Saturday, April 26, 2008

Daily Digest April 26, 2008


The DAILY DIGEST: INFORMATION and OPINION from ST. JOHN'S to VICTORIA.

EDITORIALs

ST.JOHN'S TELEGRAM -
Timely justice
http://www.thetelegram.com/index.cfm?sid=129507&sc=80

CHARLOTTETOWN GUARDIAN -
Picking on the smoker yet again
Government's not likely to get much grief for the $5 tax increase on cigarette cartons, but how wise or fair is this?
http://www.theguardian.pe.ca/index.cfm?sid=129539&sc=103

HALIFAX CHRONICLE HERALD -
Double standards for spending
http://thechronicleherald.ca/Editorial/1052174.html

OTTAWA CITIZEN -
Reining in the dogs
http://www.canada.com/ottawacitizen/news/editorials/story.html?id=84d019c0-da43-430b-80ca-76ac03e022a4

Territorial teachers
http://www.canada.com/ottawacitizen/news/editorials/story.html?id=577fd61d-25c3-40bb-bf0a-005dbaa24b74

TORONTO STAR -
How to measure political courage
http://www.thestar.com/comment/article/418583

China's olive branch
http://www.thestar.com/comment/article/418585

NATIONAL POST -
Don't panic
http://www.nationalpost.com/opinion/story.html?id=472602

NIAGARA FALLS REVIEW -
Harper has lost will to attack high gas prices
http://www.niagarafallsreview.ca/ArticleDisplay.aspx?e=1002331

WINNIPEG FREE PRESS -
Squeezing the lemons
http://www.winnipegfreepress.com/editorial/story/4165498p-4753133c.html

SASKATOON STARPHOENIX -
High cost of gas must be catalyst for innovation
http://www.canada.com/saskatoonstarphoenix/news/forum/story.html?id=1c33b115-2ebe-4d68-b9b7-bcc402efddff

REGINA LEADER-POST -
The case against urban reserves
http://www.canada.com/reginaleaderpost/news/viewpoints/story.html?id=54d347fc-e5c1-4752-8b11-f84e65dd2309

CALGARY HERALD -
Canadians should always say 'no' to euthanasia
http://www.canada.com/calgaryherald/news/theeditorialpage/story.html?id=cf383d50-16e4-4c40-86d8-e20de73cd569

Escape highlights justice system flaw
http://www.canada.com/calgaryherald/news/theeditorialpage/story.html?id=68d1c7c1-1374-4fb8-8367-28033efa9703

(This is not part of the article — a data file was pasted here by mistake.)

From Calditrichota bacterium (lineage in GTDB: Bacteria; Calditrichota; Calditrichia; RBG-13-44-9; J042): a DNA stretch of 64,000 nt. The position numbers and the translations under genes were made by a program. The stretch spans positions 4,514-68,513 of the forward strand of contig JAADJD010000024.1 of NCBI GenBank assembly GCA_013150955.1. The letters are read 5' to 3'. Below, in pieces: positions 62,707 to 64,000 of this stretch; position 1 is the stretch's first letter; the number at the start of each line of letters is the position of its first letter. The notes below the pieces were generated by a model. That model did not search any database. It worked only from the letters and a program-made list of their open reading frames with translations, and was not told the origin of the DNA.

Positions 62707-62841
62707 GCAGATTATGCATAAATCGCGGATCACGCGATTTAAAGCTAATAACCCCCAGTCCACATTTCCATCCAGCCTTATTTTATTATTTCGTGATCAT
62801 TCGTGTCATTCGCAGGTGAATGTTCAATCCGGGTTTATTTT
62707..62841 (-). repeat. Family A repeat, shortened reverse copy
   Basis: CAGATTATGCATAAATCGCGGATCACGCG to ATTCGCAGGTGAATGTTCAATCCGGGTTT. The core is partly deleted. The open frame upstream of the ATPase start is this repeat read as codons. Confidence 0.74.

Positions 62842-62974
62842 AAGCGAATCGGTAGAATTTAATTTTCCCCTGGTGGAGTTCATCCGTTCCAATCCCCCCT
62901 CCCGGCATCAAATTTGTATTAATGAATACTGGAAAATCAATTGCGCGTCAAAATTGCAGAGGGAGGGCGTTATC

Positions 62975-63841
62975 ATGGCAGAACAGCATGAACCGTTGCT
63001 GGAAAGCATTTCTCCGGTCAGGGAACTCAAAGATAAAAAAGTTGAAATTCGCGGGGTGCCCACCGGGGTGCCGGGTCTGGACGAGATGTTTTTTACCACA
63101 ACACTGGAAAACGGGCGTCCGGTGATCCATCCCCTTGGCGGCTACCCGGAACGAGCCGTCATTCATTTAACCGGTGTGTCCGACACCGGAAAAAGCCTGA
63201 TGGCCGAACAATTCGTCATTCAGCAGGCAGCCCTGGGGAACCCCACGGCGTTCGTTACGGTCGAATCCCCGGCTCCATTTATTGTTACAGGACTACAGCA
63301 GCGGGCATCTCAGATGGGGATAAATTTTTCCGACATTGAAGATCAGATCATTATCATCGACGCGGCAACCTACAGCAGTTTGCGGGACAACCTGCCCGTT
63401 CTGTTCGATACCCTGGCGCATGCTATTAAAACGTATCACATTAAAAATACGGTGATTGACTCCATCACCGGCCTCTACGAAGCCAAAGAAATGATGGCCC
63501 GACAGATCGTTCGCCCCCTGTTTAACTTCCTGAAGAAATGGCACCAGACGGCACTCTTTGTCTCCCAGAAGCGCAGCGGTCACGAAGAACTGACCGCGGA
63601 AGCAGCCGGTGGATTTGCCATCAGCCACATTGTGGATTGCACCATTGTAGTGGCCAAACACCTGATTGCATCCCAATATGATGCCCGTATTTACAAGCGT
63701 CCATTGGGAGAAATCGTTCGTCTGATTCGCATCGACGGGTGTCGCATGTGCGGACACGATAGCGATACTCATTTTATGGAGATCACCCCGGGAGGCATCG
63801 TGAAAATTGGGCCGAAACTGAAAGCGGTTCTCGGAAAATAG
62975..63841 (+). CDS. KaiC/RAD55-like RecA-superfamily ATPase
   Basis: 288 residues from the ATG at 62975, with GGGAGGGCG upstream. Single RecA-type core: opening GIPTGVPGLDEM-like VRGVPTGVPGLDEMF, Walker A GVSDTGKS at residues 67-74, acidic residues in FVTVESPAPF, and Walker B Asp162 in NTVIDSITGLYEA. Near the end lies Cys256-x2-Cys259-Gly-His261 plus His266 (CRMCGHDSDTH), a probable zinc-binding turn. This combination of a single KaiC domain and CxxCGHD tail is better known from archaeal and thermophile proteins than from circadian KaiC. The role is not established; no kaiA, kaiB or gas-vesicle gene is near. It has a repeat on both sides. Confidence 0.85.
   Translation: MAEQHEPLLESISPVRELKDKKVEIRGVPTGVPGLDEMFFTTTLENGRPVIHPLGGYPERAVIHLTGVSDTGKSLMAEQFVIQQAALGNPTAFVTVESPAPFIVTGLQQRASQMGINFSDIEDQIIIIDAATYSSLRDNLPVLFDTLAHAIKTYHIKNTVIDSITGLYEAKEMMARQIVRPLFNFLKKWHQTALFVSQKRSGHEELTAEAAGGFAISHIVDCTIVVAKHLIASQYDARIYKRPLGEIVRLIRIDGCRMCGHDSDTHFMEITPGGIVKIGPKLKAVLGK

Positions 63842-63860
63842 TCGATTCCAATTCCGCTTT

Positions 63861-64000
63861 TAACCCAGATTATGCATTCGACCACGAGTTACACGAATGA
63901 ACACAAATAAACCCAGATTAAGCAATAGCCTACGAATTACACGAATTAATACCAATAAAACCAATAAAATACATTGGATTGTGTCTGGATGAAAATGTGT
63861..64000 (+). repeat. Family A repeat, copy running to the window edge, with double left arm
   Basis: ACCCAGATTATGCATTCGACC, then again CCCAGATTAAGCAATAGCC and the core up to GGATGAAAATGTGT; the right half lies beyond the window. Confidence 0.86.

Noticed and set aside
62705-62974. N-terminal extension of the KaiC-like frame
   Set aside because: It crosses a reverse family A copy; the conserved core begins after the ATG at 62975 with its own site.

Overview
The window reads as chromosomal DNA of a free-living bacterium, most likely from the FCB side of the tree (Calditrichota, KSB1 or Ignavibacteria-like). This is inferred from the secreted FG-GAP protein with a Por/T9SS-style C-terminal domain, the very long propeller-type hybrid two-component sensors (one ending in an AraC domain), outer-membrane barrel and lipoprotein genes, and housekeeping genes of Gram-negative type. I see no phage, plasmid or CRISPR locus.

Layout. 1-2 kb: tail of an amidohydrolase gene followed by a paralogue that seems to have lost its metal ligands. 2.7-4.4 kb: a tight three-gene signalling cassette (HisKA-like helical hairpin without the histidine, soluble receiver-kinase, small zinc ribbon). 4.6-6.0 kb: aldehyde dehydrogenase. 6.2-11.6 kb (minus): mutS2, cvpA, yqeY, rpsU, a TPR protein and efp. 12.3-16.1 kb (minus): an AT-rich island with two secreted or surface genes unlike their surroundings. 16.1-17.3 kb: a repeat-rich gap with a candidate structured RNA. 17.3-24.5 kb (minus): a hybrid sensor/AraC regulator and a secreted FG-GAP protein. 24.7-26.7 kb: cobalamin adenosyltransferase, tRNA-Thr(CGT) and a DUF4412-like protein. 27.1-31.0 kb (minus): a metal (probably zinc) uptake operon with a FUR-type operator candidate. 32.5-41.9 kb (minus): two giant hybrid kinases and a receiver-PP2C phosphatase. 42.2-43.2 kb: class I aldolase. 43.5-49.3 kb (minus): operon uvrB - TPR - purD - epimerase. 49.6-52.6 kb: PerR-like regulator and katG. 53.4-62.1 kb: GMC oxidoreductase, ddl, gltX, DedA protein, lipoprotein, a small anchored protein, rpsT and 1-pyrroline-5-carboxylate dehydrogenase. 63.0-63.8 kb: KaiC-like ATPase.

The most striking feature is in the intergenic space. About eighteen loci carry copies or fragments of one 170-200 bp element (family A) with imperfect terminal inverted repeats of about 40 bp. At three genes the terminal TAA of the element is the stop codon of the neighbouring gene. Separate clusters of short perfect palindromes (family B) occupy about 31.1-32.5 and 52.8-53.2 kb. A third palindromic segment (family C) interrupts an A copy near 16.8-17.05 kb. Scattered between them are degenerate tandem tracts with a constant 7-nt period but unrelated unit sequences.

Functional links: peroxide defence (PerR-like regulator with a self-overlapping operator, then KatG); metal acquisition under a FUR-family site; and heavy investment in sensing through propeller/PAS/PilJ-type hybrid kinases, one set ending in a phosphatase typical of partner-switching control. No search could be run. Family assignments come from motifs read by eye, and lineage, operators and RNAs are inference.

EDMONTON JOURNAL -
Continue public review of justices
http://www.canada.com/edmontonjournal/news/opinion/story.html?id=4d942bec-660f-4745-bf93-c4aa853da2e7


ISSUES

CANADIAN FORCES
The high cost of firepower; All three branches of Canadian Armed Forces may be stretched too thin
Posted By Taylor, Scott http://www.thesudburystar.com/ArticleDisplay.aspx?e=1002474&auth=Taylor%2c+Scott

Suicides among troops at lowest rate in decade: Department of National Defence
http://www.nationalpost.com/todays_paper/story.html?id=472577


CANUSA/USACAN
SPP "Busted" - Now Called NASRA. It's Time to Call a Halt to the SPP!!
http://canadafreepress.com/index.php/article/2773

National Survey Reveals Strong Opposition To North American Union
http://canadafreepress.com/index.php/article/2756

TransCanada ramps up U.S. pipeline ambitions
http://www.theglobeandmail.com/servlet/story/RTGAM.20080425.rtranscanada26/BNStory/energy/home


ECONOMIC AFFAIRS
Wealth gap exposes fresh labour challenge
http://www.theglobeandmail.com/servlet/story/RTGAM.20080426.wincomes26/BNStory/census2006/?page=rss&id=RTGAM.20080426.wincomes26

No workers for 100K jobs
http://www.torontosun.com/News/Canada/2008/04/26/5392656-sun.html

Average Canadian family pays 17 times more tax than in 1961
http://network.nationalpost.com/np/blogs/fpposted/archive/2008/04/24/average-canadian-family-pays-17-times-more-tax-than-in-1961.aspx

Underground sales rise as plastic bags with illicit tobacco trucked across Canada
http://ca.news.yahoo.com/s/capress/080426/national/contraband_tobacco
The governments of many poor nations are alarmed at the rise in food prices. There are even problems in the Indian region of Punjab, where science once seemed to have found answers for a hungry world. http://news.bbc.co.uk/2/hi/programmes/from_our_own_correspondent/7366899.stm

How to solve the global food crisis
The world economy has many problems but none more pressing than what is happening to food prices.
http://news.bbc.co.uk/2/hi/south_asia/7365798.stm


FOREIGN AFFAIRS
NATO's most critical mission
http://www.pajhwak.com/viewstory.asp?lng=eng&id=52872

Will Pakistan's militants lay down arms?
http://news.bbc.co.uk/2/hi/south_asia/7366305.stm

U.S. marines again patrolling Afghan desert as insurgency heats up
http://cnews.canoe.ca/CNEWS/World/2008/04/26/5396076-ap.html


JUSTICE SYSTEM
Keep Canada's impaired driving law tough
http://www.canada.com/windsorstar/news/editorial/story.html?id=c1af0a4a-9573-4b3e-b89a-f52b4252d9ce


MIGRATION
Canada is much more than a hotel
http://www.theglobeandmail.com/servlet/story/RTGAM.20080424.wcoessay0426/BNStory/Front/home


POLITICS IN THE PROVINCES
Ont. should consider pulling funding from religious group: critics
http://ca.news.yahoo.com/s/capress/080426/national/human_rights_religion